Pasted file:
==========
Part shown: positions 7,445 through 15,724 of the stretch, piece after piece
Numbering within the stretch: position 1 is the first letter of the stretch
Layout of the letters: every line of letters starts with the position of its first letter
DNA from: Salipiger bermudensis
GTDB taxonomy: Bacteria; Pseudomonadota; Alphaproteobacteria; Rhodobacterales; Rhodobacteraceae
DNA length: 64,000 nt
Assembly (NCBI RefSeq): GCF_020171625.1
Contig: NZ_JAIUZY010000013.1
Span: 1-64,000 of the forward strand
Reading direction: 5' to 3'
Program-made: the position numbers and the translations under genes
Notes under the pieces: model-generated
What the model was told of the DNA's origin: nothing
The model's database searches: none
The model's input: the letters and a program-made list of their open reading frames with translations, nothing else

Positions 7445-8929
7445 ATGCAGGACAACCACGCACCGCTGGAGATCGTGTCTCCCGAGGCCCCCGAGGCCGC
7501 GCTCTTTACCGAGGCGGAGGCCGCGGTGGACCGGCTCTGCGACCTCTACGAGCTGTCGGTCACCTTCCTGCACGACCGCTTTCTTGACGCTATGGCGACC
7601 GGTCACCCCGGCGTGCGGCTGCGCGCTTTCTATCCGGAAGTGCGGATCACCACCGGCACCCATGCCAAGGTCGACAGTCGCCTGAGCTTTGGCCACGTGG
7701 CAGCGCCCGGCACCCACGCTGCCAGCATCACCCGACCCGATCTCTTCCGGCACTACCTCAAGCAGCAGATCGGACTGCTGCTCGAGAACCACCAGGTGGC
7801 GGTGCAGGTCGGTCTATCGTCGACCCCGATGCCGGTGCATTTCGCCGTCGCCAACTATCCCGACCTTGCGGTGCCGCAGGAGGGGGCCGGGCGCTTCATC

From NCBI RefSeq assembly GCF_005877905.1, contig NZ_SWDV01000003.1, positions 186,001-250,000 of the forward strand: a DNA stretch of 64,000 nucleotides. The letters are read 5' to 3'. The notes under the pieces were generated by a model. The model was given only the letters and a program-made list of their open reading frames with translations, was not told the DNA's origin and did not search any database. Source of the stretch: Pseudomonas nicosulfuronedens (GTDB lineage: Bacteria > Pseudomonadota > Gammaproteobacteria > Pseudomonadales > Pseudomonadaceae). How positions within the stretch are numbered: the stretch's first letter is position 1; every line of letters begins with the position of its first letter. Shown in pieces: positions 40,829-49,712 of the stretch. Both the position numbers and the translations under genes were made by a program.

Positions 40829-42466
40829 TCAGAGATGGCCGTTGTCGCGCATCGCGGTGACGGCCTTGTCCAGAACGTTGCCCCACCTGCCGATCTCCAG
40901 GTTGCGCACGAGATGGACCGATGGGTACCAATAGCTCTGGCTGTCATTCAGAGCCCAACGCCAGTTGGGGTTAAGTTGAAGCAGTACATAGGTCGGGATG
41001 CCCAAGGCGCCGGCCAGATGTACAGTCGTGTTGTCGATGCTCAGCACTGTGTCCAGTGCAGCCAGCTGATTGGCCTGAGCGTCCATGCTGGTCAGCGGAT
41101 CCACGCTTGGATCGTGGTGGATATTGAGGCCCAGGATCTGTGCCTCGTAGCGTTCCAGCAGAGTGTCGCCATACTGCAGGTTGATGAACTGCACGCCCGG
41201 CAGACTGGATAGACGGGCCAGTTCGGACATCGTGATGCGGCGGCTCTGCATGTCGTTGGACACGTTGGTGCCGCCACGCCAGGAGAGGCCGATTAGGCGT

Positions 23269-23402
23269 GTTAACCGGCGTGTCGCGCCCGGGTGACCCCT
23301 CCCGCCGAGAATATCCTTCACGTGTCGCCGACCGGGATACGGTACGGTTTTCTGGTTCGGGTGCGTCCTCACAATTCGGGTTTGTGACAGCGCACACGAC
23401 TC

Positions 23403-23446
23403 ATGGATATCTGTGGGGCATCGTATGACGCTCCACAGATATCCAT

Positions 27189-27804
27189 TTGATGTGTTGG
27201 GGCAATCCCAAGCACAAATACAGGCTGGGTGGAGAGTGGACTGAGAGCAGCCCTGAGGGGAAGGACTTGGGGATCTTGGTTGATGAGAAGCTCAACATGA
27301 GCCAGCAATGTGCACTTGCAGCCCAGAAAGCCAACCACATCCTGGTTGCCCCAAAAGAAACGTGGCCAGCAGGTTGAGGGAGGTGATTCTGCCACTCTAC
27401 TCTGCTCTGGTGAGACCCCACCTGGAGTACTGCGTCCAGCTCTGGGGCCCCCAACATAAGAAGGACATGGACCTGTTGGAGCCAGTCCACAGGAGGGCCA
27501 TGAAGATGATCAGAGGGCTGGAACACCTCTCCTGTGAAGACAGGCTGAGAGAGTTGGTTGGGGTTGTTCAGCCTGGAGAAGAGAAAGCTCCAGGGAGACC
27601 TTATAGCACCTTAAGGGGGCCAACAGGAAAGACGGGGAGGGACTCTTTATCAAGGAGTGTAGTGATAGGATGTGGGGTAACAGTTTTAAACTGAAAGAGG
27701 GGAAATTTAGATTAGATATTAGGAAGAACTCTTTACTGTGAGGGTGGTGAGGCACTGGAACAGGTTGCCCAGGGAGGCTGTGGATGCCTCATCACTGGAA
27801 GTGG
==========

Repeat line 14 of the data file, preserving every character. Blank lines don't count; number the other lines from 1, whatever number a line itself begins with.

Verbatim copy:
The model's database searches: none